In step 412, the output representation 118 may be rendered in output device 114 using device engine 126, for instance the print control logic of a printer, such as an inkjet, laser, dye sublimation or other printer or other driver of other output hardware. In step 414, the device engine 126 may transmit the rendering of the output representation 118 to the mediation engine 108, for example to view that rendering as a print or other preview on host 112, which may be or include a computer, workstation or other client or other machine. In step 416, the rendering of the output representation 118 may be presented as a preview 120 to a user, for example via a graphical user interface depicting a version of the page or other output to be printed, faxed or otherwise output, for instance scaled to page or other size.
In step 418, a user may supply adjustments or other inputs based on the preview 120, for example, to darken a graphical image, remove drop-shadowing or highlighting in textual output, suppress page numbers or headers, or other adjustments or actions. User adjustments may be incorporated and transmitted to the output device 114 for printing, faxing or other output or activity, for example via a print queue or other operating system or other service. In step 420, after incorporating user adjustments as appropriate, a finalized output representation may be transmitted to device engine 126. In step 422, the printed page, facsimile transmission or other physical, electronic or other output may be generated by output device 114. In step 424, the finalized image representation may be saved to disk or other storage if desired, as appropriate. In step 426, processing may repeat, return to a prior processing point, jump to another processing point or end.
The foregoing description of the invention is illustrative, and modifications in configuration and implementation will occur to persons skilled in the art. For instance, while the invention has generally been described in terms of a mediation engine mediating the output of a computer host communicating an image to a printer, in embodiments other devices could act as a source of an image, while other devices could likewise be employed to generate physical output. Likewise while the invention has generally been described in terms of an integral media layer distributing output requests through a mediation engine within an operating system, in embodiments the logic and control of the user screen and output rendering could be distributed in other resources inside or outside the operating system.
Moreover while the invention has generally been described in terms of the host 112 operating in the form of a personal computer, workstation or other client machine creating or storing the document, image or other representation being printed or output, in embodiments a print server or other networked or other resource could function as host, to condition or mediate the output representation 118 and perform other tasks.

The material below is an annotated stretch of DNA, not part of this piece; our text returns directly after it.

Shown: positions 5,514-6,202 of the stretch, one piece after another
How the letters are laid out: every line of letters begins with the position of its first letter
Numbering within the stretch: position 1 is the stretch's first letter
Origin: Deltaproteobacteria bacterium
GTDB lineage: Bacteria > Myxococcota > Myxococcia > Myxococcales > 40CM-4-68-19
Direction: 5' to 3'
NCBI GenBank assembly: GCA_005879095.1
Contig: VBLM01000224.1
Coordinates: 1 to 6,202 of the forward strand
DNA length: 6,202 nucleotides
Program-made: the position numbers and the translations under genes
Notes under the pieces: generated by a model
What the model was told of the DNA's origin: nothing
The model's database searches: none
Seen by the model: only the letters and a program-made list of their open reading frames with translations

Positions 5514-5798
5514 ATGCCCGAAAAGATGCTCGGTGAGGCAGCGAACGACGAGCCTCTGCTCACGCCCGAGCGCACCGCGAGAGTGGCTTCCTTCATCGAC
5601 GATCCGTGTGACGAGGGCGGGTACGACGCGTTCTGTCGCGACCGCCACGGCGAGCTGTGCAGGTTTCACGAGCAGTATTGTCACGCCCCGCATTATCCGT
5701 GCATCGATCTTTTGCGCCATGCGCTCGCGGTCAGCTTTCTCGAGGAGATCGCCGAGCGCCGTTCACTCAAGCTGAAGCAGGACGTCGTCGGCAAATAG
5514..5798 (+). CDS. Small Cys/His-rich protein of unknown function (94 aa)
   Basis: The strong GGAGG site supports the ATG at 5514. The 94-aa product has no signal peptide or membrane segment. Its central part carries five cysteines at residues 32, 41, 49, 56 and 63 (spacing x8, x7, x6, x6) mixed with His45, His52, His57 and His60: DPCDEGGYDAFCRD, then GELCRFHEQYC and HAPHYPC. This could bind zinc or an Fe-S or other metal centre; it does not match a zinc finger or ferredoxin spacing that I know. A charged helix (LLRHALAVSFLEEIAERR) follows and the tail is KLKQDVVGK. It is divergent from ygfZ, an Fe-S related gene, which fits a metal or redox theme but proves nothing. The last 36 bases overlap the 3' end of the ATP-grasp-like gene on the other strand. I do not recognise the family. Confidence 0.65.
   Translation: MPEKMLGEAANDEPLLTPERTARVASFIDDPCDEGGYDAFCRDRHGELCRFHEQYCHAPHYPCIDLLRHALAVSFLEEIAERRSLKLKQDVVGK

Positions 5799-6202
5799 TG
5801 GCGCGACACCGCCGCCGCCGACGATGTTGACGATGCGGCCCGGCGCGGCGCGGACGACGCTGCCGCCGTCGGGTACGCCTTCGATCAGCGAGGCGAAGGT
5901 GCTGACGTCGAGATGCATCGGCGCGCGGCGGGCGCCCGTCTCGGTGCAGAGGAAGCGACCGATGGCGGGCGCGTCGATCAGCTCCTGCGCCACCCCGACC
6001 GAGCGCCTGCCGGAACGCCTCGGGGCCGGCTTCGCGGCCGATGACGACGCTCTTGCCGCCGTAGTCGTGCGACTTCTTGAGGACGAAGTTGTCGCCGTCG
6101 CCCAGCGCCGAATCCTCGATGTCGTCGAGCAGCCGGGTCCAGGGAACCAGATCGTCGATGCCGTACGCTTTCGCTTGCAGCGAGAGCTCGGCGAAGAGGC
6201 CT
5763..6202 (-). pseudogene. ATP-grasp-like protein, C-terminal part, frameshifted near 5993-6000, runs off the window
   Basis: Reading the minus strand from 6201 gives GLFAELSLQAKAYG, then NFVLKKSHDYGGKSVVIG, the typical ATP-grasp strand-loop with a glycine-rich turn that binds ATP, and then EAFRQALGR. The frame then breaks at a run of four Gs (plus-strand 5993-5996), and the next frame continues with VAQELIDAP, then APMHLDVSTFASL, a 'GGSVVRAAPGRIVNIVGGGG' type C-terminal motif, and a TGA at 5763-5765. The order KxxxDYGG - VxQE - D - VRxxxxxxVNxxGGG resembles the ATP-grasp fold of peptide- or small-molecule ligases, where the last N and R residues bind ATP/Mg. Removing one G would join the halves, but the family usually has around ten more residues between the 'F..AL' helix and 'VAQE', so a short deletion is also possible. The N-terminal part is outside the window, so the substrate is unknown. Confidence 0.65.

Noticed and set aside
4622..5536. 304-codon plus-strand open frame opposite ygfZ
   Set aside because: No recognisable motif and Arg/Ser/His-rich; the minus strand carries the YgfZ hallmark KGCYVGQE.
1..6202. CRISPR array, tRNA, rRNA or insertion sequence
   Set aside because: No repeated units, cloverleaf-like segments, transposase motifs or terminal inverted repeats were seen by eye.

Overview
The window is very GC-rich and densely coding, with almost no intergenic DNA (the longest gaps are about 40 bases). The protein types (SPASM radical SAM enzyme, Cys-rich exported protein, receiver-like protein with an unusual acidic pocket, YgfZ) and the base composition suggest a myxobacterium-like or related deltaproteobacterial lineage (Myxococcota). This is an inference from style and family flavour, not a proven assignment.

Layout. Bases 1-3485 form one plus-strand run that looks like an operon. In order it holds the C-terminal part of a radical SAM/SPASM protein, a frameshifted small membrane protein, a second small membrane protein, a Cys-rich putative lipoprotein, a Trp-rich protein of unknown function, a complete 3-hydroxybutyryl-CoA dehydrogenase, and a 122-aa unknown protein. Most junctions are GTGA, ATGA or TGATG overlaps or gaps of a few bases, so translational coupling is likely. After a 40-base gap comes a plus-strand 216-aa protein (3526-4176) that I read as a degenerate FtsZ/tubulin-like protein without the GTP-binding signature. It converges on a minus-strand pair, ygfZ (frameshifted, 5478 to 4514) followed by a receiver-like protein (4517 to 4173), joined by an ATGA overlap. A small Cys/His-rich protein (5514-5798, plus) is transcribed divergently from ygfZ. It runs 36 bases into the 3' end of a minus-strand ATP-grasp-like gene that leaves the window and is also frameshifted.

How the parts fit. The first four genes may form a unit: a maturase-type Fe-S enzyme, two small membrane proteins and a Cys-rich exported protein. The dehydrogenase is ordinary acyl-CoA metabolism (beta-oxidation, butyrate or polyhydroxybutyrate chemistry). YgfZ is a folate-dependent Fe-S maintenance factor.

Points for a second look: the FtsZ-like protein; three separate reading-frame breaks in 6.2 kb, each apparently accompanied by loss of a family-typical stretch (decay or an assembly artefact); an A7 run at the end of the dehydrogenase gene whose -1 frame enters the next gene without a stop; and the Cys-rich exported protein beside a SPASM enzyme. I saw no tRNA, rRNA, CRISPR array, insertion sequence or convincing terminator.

Similarly, while the invention has in embodiments been described as rendering a textual document or graphical image to output, other types or varieties of output may be processed according to the invention. Other hardware, software or other resources described as singular may in embodiments be distributed, and similarly in embodiments resources described as distributed may be combined. Further, while the invention has generally been described in terms of transmitting a an output object to a single output device, in embodiments a page image, graphical image or other output object could be rendered and transmitted from one source object to multiple output devices. The scope of the invention is accordingly intended to be limited only by the following claims.
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|U.S. Classification||358/1.18, 345/619, 345/660, 358/1.2|
|Cooperative Classification||H04N2201/0091, H04N2201/0093, H04N1/00236, H04N2201/0094, H04N2201/0067, H04N1/00238, G06F3/1256, H04N2201/0082, G06F3/1284, G06F3/1208, G06F3/1247|
|European Classification||H04N1/00C3H, G06F3/12A6R18, H04N1/00C3H2|
|Aug 23, 2006||AS||Assignment|
Owner name: MICROSOFT CORPORATION, WASHINGTON
Free format text: ASSIGNMENT OF ASSIGNORS INTEREST;ASSIGNORS:TERNASKY, JOSEPH D.;PARKER, ROBERT L.C.;BYRD, MICHAEL M.;AND OTHERS;SIGNING DATES FROM 20041106 TO 20050214;REEL/FRAME:018156/0642
|Jul 25, 2014||FPAY||Fee payment|
Year of fee payment: 4
|Dec 9, 2014||AS||Assignment|
Owner name: MICROSOFT TECHNOLOGY LICENSING, LLC, WASHINGTON
Free format text: ASSIGNMENT OF ASSIGNORS INTEREST;ASSIGNOR:MICROSOFT CORPORATION;REEL/FRAME:034541/0477
Effective date: 20141014